Not every snowboarder needs to wear a backpack when they ride. But if you like to venture into the backcountry or want the convenience of carrying extra equipment, food, or water, a quality backpack can come in very handy.
I’m a certified snowboarding instructor who has spent many seasons in the snow. I’ve used many snowboard backpacks, and I know what to look for in a high-quality option that will stay in place and keep whatever is inside dry.
The Dakine Heli Pro 20L is my pick for the best snowboard backpack of the year. This model will give you a secure fit that won’t slide around, no matter how hard you ride. The 20L size is also ideal, in my opinion.
There are many different backpacks to choose from, but not all of them will work exceptionally well for snowboarding. In this post, I’ll show you all of my favorite options so you can choose one that will work well.
Throw it over your shoulder, and let’s get started.
- Do I Need a Backpack for Snowboarding?
- Top Snowboard Backpacks
- How to Choose a Backpack for Snowboarding
- Additional Tips
- My Verdict
Do I Need a Backpack for Snowboarding?
That’s a good question!
I always tell my students that beginners shouldn’t wear a backpack when they ride. To find out more about that and some other tips, check out this article I wrote.
Wearing a backpack can make you a little off-balanced, which can be complicated for a beginner (or even an intermediate) rider to deal with. As you ride, the weight can shift, and this can affect your riding.
You can use a backpack if you want to as a beginner. I just wouldn’t recommend it at first when your goals are to get better at the sport and improve your skills. If you want to carry extra gear or are an experienced rider, a backpack can come in very useful.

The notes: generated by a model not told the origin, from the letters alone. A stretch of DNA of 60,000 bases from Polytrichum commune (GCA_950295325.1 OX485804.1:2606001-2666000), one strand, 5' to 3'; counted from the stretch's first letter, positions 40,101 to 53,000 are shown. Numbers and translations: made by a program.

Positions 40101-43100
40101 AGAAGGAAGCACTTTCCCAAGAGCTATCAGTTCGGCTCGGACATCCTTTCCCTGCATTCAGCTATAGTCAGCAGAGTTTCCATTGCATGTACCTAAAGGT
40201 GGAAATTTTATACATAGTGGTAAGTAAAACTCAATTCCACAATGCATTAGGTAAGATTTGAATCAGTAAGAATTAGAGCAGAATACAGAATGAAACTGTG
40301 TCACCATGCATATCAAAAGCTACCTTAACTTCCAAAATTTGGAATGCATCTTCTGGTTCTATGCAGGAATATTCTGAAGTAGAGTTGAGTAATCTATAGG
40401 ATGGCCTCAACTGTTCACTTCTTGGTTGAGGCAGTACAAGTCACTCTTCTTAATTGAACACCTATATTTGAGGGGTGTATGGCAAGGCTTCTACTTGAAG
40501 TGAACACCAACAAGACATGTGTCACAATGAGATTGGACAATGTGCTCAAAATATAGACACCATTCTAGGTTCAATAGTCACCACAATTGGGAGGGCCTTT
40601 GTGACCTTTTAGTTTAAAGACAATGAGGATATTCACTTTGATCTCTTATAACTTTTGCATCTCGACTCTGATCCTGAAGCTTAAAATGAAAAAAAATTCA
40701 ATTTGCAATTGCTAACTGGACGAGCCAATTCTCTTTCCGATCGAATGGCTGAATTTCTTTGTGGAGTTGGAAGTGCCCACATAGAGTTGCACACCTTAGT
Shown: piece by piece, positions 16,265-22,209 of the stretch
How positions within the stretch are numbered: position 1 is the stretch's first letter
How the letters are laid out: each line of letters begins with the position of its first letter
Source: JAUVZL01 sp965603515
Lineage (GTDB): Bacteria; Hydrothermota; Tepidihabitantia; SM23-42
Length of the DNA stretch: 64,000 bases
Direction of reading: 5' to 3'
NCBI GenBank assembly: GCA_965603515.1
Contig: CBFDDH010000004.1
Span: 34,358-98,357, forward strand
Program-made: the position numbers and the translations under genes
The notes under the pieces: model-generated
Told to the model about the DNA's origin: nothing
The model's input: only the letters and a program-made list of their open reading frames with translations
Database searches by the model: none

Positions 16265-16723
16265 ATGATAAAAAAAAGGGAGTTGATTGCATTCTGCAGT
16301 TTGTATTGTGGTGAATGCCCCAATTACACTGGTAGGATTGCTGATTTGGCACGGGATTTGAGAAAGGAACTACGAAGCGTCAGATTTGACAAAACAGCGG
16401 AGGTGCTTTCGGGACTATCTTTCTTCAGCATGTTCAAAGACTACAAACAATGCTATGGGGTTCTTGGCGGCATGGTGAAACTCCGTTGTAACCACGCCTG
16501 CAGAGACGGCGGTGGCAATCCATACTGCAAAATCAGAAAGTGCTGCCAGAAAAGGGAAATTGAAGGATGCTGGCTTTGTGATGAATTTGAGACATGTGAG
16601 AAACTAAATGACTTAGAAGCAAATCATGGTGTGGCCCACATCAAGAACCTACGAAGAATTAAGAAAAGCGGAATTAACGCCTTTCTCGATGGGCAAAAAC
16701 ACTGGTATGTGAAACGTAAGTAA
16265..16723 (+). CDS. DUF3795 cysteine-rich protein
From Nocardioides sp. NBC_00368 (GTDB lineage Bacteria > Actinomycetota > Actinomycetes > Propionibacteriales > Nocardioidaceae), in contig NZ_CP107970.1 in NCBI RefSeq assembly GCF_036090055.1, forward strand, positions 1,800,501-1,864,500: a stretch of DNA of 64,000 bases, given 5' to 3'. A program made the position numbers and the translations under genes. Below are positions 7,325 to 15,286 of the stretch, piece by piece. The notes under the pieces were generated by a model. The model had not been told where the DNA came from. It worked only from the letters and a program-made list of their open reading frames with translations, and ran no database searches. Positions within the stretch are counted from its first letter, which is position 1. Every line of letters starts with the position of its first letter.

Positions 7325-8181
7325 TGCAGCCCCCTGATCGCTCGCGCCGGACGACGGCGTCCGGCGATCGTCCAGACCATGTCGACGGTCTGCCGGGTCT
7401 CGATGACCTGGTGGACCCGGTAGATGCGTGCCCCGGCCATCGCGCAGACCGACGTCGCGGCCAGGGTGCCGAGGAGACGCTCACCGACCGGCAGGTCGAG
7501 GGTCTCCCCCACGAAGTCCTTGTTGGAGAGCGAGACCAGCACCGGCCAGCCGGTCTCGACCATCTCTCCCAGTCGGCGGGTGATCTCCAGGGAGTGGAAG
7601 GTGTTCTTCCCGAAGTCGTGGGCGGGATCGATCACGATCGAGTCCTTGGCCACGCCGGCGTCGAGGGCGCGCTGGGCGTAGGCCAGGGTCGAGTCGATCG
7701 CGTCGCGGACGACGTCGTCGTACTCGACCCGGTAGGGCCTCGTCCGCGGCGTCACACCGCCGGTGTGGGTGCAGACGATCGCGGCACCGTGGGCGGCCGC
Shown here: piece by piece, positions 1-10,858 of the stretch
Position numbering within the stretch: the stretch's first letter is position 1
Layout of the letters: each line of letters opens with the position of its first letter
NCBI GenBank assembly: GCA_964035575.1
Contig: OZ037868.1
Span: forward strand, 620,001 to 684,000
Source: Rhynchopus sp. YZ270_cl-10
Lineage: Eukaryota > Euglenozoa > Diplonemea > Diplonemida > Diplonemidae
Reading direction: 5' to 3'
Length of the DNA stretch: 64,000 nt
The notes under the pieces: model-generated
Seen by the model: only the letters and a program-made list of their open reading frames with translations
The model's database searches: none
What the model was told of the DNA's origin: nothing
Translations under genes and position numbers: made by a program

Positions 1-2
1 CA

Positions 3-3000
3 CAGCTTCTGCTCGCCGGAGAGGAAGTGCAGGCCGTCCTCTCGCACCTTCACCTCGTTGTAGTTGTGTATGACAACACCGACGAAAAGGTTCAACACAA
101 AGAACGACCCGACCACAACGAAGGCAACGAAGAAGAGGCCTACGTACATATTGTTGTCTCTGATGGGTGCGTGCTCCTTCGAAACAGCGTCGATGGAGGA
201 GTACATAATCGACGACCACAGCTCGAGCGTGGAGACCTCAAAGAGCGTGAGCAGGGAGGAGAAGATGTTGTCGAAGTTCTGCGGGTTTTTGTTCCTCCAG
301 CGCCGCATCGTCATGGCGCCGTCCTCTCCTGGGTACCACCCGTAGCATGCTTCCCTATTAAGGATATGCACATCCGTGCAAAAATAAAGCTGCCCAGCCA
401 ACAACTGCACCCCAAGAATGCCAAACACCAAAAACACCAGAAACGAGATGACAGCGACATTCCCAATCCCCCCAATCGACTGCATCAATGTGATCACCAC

For example, most of the backpacks in this list are waterproof, protecting the content inside against snow, ice, and water. You don’t want your food or extra clothing getting wet as you ride.
If you want to venture into the backcountry, a good backpack will make your trip so much easier. You need to carry all of the necessary safety equipment, food, and water to handle whatever comes your way out there.
I think every snowboarder should get a backpack, you just don’t need to wear it all the time. That way, you can fill it up and bring it along on those days you want to, but leave it in the car or at home when you don’t.
Top Snowboard Backpacks
Here are my picks for the best snowboard backpacks.
1. Dakine Heli Pro 20L
- Best for: Overall
- Key features: Comfortable, secure fit, waterproof, good size, durable, plenty of pockets
- Size: 20L
- Waterproof: Yes
- Cost: $$
The Dakine Heli Pro 20L is my pick for the best overall snowboard backpack. This is an excellent option all-around and provides a secure fit that will keep all of the gear you want to bring along when you ride firmly in place.